Thoughts on Pixel Buds 2: The Buddening
The second generation of the Pixel Buds wireless headphones have been out for a while and I’ve been interested in picking up a pair, since I have the previous iteration and was looking to upgrade. However, I wanted to get them in the Oh-So-Orange color, which only became available this last week (they will match my current Pixel 4 phone, which is also in that color, for roughly two months, after which time I will probably get the Pixel 5 because I’m that guy). The new Pixel Buds arrived today and I’ve spent the day tooling about with them. Because I just know you’re curious, here are some first-draft thoughts about them.
1. To begin, they look pretty cool. Like the first generation, they come in their own little charging case, and when they’re nestled in there and the top is flipped open (which is a solidly satisfying tactile experience, by the way), it looks for all the world like a cute little robot with bug eyes (at least in the orange variant).
2. When you take them out, they have a bit that goes into your ear canal and a little rubber wing that sits in your outside ear to help make them secure, which for me worked very well and was pretty comfortable. The rubber wing is an improvement over the first generation, which used a loop of cord to secure it in your ear. I didn’t mind that at first, but after a while the cord became less secure, and I was always fiddling with them to keep them in my ear.
3. As with the earlier version, the buds have touch controls, and like the earlier version the touch controls can be, well, touchy — it took me a bit to get used to using them in the last set and I can tell that it will take time for these as well. Unlike in the last version, in which only the right bud was touch sensitive, both buds here are, which I’m not sure I like that much. It just means another hand to train.
4. But on the other hand you can do just about anything with the buds, since they’ve integrated Google Assistant into them and that is, by a significant margin, the most useful virtual assistant. I turned on the voice commands for it (I kept those off last time) and so far have looked up some things, sent texts, called Krissy and navigated through a Spotify playlist. All of that worked seamlessly.
5. They sound fine. I think I like the sound profile of the first Pixel Buds slightly better (it at least feels like there’s slightly more bass response), but that might change as I fiddle with the buds. Out of the box the highs and mid-range are good and the bass is more waved at then entirely present, which is not all that unexpected for earbuds. They are not noise cancelling, which I don’t really mind, but the part that goes into your ear canal a smidge mutes the outside world. That said, I definitely noticed when, while having the buds in while going for a walk, an entire fleet of motorcycles blasted by. However, I was able to crank the volume up enough that while I did not drown out literally dozens of Harleys, I could still hear the music perfectly well.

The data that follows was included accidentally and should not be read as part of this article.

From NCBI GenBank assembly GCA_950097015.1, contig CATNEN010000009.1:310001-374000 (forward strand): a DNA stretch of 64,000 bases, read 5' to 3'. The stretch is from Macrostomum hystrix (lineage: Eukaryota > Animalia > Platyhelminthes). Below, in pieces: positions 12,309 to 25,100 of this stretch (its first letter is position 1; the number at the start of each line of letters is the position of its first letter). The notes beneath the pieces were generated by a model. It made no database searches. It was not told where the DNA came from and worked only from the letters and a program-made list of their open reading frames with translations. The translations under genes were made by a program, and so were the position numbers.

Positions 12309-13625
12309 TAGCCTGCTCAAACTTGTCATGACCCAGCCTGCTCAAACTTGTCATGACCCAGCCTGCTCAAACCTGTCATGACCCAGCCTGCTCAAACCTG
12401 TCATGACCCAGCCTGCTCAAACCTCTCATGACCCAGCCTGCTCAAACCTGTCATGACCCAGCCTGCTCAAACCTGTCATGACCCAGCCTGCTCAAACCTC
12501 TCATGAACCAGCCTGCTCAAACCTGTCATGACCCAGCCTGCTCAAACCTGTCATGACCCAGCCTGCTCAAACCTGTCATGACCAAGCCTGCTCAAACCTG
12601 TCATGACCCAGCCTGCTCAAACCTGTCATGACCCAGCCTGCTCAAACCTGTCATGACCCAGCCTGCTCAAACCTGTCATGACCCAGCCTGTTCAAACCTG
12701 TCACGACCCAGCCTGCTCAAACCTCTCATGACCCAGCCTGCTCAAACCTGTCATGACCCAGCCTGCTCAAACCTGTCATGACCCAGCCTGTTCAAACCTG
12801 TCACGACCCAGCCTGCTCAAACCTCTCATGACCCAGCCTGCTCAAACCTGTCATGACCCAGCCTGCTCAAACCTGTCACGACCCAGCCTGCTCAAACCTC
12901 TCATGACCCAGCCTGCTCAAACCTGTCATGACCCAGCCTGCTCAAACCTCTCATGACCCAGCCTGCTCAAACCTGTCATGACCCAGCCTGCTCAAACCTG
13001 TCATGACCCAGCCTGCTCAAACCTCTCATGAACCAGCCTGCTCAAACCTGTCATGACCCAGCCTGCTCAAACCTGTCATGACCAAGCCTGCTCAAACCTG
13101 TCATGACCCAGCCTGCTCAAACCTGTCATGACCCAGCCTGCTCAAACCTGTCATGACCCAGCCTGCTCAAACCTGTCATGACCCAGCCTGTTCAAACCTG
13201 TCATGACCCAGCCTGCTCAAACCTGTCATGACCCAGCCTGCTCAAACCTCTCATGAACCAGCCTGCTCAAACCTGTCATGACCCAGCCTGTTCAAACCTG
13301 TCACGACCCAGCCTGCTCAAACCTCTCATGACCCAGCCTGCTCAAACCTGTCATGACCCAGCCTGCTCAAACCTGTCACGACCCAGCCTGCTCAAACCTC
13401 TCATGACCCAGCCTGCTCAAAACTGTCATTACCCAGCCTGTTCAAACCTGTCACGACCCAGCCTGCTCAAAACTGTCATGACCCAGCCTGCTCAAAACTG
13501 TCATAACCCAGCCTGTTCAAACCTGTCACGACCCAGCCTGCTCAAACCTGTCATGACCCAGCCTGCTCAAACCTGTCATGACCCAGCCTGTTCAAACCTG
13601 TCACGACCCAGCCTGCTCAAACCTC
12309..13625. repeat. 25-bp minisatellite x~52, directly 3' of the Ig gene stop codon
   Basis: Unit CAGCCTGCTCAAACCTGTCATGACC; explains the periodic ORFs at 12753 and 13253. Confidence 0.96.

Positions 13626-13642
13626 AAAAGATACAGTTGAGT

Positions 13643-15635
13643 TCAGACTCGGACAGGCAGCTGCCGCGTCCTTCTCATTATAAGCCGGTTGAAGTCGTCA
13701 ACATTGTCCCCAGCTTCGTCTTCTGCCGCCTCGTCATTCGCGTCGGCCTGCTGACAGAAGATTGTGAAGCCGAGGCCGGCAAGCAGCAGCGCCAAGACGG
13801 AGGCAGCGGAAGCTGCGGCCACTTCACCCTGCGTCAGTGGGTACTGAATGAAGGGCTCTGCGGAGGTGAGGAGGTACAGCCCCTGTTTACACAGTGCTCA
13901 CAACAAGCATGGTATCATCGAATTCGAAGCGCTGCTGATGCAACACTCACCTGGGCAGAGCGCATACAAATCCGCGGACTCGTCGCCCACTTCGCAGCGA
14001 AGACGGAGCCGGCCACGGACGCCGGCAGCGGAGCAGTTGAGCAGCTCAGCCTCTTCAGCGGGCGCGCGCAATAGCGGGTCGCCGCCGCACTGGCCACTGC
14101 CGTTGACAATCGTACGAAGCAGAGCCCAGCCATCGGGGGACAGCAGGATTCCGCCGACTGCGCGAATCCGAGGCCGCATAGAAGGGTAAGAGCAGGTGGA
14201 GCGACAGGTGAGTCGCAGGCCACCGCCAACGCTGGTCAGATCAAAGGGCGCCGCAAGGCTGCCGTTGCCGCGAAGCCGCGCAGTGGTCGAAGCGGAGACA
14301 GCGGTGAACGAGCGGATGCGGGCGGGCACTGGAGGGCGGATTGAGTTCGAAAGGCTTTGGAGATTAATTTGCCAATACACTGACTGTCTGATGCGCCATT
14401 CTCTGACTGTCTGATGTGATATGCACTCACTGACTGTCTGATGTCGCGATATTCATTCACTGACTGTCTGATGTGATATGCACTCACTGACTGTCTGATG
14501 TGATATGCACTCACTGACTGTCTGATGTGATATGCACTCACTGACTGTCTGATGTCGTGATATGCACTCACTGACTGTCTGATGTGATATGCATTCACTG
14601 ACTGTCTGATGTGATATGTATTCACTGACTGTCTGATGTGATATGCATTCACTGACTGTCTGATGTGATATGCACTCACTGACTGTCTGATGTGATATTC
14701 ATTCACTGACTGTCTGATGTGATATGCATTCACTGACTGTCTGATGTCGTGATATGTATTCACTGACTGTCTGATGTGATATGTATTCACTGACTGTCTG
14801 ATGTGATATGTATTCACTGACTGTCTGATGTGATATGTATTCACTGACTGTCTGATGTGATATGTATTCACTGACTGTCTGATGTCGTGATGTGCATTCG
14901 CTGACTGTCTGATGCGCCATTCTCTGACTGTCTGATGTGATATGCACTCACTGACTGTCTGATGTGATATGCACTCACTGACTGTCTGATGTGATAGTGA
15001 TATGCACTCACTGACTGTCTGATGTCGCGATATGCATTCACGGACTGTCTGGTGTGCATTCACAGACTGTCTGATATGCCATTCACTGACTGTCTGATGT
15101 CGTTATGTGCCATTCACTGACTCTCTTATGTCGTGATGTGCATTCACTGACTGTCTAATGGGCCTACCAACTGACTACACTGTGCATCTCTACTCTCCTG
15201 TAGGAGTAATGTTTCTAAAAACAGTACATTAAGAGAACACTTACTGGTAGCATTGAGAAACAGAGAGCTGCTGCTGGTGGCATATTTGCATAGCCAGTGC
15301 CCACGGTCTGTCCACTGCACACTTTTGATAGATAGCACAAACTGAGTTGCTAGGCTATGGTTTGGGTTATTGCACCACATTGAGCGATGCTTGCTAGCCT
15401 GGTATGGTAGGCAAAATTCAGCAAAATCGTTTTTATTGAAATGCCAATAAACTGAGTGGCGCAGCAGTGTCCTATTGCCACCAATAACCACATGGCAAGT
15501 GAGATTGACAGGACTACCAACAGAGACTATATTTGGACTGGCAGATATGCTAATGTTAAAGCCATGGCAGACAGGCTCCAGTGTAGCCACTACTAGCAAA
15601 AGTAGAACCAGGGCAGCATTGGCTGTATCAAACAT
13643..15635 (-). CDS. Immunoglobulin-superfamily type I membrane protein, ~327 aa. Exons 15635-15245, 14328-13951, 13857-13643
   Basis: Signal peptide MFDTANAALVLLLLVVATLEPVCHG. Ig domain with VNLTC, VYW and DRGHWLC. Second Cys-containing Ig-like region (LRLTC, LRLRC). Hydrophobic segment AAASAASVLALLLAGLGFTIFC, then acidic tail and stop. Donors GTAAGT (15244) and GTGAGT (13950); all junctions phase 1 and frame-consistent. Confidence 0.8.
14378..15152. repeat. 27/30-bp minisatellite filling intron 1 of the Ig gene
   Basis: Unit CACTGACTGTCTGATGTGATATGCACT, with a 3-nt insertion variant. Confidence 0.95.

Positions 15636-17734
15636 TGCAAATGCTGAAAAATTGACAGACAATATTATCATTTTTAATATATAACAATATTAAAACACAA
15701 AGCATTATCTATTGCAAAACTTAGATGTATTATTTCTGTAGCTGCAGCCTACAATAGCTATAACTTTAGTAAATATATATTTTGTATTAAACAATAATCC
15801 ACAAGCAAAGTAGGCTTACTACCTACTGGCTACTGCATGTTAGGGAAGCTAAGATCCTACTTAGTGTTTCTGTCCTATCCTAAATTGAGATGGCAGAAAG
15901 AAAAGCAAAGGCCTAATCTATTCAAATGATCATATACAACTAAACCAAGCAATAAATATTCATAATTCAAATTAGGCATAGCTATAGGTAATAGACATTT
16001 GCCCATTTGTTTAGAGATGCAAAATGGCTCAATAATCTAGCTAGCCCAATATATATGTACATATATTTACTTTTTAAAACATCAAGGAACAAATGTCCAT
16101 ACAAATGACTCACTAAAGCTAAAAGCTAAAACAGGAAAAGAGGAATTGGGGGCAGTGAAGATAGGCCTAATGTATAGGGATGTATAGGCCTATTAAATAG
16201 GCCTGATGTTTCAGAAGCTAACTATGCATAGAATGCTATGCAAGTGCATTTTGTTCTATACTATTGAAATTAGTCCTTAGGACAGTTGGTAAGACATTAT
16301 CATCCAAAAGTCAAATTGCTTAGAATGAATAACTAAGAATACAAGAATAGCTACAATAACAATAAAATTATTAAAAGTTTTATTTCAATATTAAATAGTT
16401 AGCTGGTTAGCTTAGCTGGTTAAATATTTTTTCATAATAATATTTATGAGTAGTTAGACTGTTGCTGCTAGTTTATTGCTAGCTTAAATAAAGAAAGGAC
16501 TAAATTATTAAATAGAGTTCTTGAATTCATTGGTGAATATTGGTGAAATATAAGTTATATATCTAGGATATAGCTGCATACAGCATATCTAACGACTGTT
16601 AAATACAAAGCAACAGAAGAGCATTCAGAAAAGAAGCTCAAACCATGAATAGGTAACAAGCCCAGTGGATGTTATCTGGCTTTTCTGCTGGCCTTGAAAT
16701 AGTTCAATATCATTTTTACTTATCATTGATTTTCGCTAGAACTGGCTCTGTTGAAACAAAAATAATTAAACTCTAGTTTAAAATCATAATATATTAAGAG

(Update: 8/26/20: The buds just had a firmware update which includes a “bass boost” option. The bass is indeed boosted, and sounds better.)
6. With that said, because I am doing so many “virtual” events these days — wear your damn masks, people, I want to see real live humans again sometime this decade — I was interested in these less for music than I was for doing these online events without wearing monster earphones. On that score, these things are a winner. Their size make them mostly unobtrusive in my ears (even with the bright orange color), and when I talked to Krissy with them earlier today, she both came through loud and clear, and also told me she could hear me perfectly well through their in-bud microphone. They pair almost instantaneously with my Pixel phone (of course), but also come with Bluetooth, so it will be easy enough to pair them with the laptop I use for events.
(I should note I did get a more-than-trivial number of volume dropouts while I was on my walk, although whether that was do to a poor connection to my phone or because I live in the middle of nowhere and the cell signal will randomly drop to one bar just for fun is hard to say. I’ll see if it continues.)
7. Things I haven’t checked yet: Battery life and their ability to wirelessly charge (still too new), the advertised-as-improved automatic translation feature (no one near me speaks a different language), and how they hold up to strenuous exercise (I went for a walk, not a run). If anything about any of these is hugely negative, I’ll probably update this post, uhhhh, eventually.
Should you get these? If you have an Android phone, particularly a Pixel, I suspect they will be a pretty solid investment. This will be especially the case if you’ll use your buds for more than just listening to music, are comfortable using voice commands for Google Assistant, and don’t absolutely need noise-cancelling. If you’re in the Apple ecoverse, have issues with Google or are perfectly happy with your current set of headphones and/or don’t want to pay a premium for wireless buds, you’re probably fine without them. I’m looking forward to using them more, myself, especially on all those virtual events.